Skype shut off its video-adding feature Wednesday after a security researcher revealed yet another way hackers could hijack users' PCs.
The move came a week after Israeli researcher Aviv Raff first reported a cross-zone scripting vulnerability in Skype that could be triggered by a malicious video uploaded to the Dailymotion video sharing service, one of two Skype partners.
Raff's findings prompted Skype to temporarily disable access to Dailymotion last Thursday. Skype has yet to come up with a permanent fix.
This week Raff expanded on his research, saying a much more dangerous kind of attack could be crafted by exploiting a flaw in Metacafe, the second Skype video partner. Access to Metacafe had been left open, even as Dailymotion's connection to Skype was severed. Raff coded a proof-of-concept (PoC) exploit for the newest attack vector, but did not share it publicly, as he had done with the Dailymotion PoC last week.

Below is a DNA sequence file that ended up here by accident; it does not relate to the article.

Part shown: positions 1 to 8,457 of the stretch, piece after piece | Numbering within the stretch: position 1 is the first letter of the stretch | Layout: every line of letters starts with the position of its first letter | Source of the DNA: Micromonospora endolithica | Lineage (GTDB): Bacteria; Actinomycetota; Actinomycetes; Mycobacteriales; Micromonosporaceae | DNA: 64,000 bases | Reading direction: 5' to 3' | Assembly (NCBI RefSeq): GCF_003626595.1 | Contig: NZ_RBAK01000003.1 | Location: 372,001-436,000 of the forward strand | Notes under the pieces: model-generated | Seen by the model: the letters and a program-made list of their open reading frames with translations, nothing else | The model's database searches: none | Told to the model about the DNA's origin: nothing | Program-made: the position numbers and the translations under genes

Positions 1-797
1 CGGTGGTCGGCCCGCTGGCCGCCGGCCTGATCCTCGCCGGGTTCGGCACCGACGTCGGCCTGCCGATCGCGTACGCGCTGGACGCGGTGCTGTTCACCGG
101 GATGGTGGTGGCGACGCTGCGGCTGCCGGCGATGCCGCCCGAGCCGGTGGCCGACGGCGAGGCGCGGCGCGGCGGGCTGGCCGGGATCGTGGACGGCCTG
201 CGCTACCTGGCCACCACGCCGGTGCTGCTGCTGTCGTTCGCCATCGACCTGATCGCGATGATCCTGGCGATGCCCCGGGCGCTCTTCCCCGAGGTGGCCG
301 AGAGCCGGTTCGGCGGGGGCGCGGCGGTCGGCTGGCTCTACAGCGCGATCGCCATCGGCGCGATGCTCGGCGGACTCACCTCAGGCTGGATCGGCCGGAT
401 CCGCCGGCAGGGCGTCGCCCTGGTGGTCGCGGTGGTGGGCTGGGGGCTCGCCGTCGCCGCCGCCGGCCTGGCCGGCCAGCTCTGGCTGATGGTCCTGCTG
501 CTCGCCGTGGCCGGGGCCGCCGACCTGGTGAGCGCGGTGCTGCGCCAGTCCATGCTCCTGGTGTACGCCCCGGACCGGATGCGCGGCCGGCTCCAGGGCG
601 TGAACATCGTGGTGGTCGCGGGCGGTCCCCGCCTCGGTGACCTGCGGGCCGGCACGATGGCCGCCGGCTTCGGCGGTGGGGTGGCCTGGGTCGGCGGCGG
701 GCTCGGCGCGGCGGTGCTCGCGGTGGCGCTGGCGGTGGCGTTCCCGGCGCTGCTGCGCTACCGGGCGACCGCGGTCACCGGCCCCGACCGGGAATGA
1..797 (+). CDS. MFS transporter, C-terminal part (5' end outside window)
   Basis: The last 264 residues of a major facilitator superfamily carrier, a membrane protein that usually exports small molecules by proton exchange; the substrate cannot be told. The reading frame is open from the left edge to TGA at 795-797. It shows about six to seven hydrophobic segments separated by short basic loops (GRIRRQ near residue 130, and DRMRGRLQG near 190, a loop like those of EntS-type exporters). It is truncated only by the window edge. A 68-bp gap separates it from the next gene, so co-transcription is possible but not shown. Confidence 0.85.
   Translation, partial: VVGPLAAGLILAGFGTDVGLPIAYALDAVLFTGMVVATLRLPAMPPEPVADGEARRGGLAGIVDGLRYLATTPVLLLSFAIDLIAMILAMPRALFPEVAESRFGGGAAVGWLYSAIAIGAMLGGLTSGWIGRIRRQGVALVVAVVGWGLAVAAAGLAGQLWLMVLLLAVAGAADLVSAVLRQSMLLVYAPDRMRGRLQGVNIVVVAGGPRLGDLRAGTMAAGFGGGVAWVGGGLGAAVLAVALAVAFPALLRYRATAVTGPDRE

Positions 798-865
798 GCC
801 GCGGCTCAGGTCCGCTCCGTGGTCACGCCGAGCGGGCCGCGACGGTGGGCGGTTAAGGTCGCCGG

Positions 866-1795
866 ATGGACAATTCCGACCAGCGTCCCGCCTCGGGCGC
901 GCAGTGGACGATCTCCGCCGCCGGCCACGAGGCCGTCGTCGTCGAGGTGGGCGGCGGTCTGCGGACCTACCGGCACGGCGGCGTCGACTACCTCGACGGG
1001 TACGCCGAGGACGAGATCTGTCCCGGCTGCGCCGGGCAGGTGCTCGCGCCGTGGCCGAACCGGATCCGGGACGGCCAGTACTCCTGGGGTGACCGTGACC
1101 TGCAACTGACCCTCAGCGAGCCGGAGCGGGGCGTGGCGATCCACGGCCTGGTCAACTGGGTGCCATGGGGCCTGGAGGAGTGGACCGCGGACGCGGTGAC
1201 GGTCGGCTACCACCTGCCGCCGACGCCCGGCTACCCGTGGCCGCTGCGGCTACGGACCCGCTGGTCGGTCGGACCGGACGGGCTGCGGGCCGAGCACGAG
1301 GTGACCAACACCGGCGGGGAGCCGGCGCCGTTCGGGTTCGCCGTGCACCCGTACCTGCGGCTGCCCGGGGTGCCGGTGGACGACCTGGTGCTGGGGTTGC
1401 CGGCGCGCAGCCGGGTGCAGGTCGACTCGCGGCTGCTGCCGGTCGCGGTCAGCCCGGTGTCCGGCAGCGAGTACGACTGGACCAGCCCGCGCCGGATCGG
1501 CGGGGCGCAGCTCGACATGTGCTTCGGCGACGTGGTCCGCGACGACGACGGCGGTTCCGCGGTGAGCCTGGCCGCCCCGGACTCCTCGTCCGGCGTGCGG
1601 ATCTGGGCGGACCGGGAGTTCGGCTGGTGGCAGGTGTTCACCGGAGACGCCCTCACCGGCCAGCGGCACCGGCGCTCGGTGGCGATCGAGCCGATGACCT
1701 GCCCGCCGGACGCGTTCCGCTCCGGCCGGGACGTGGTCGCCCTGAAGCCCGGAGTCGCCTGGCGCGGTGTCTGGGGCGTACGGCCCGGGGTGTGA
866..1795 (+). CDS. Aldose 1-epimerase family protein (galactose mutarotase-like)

"This PoC can actually be triggered by simply visiting a Web site, or clicking on a link from your instant messaging application, which basically means that this vulnerability is now wormable!" Raff said in a post to his blog. "This is why I've decided not to publicly disclose the proof-of-concept, nor to show a video that might disclose too much information."
Raff's newest PoC relied on a malicious video file uploaded to Metacafe using special software that the site provides.
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